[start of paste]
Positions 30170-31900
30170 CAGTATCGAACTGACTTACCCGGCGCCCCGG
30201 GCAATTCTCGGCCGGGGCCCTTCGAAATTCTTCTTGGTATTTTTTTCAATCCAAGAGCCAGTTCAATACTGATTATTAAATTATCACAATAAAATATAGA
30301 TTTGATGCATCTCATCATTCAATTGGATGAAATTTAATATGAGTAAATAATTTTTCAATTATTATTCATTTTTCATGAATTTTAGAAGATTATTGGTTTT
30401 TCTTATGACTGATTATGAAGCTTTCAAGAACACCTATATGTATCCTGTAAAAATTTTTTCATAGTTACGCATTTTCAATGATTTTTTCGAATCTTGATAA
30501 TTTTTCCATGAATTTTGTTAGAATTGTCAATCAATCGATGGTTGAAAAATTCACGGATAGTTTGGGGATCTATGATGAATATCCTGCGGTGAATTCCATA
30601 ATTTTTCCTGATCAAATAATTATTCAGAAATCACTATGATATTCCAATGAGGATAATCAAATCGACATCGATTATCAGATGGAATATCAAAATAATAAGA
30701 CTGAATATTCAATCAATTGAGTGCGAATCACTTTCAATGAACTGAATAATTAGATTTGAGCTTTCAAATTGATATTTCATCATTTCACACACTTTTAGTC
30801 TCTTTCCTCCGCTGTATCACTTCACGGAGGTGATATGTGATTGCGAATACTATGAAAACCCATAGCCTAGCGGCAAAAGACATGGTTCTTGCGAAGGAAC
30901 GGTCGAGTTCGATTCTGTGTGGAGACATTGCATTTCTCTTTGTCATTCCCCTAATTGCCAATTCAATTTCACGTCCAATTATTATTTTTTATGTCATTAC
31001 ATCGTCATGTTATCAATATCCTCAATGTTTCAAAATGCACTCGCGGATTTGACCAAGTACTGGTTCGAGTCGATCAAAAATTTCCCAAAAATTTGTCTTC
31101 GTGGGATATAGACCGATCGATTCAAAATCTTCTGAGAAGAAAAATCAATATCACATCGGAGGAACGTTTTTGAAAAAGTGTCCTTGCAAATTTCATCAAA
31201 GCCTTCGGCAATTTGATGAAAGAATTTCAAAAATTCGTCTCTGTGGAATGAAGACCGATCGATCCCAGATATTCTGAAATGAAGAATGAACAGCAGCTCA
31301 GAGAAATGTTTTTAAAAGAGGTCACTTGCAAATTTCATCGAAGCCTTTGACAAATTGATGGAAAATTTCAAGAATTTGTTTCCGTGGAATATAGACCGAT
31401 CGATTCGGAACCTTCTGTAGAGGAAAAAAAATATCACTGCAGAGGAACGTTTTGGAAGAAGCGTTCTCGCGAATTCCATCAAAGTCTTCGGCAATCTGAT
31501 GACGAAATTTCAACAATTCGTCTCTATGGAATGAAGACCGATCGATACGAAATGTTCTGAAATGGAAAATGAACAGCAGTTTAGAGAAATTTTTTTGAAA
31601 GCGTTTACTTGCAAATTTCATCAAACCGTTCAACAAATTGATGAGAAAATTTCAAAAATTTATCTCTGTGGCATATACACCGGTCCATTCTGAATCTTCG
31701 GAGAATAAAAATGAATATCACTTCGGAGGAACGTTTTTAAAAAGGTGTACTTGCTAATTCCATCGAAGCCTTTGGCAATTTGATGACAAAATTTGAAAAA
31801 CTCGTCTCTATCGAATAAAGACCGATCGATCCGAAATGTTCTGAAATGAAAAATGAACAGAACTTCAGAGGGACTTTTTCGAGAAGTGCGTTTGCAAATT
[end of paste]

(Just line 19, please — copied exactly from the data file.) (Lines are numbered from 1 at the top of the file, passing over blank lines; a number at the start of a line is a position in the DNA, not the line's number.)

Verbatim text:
31801 CTCGTCTCTATCGAATAAAGACCGATCGATCCGAAATGTTCTGAAATGAAAAATGAACAGAACTTCAGAGGGACTTTTTCGAGAAGTGCGTTTGCAAATT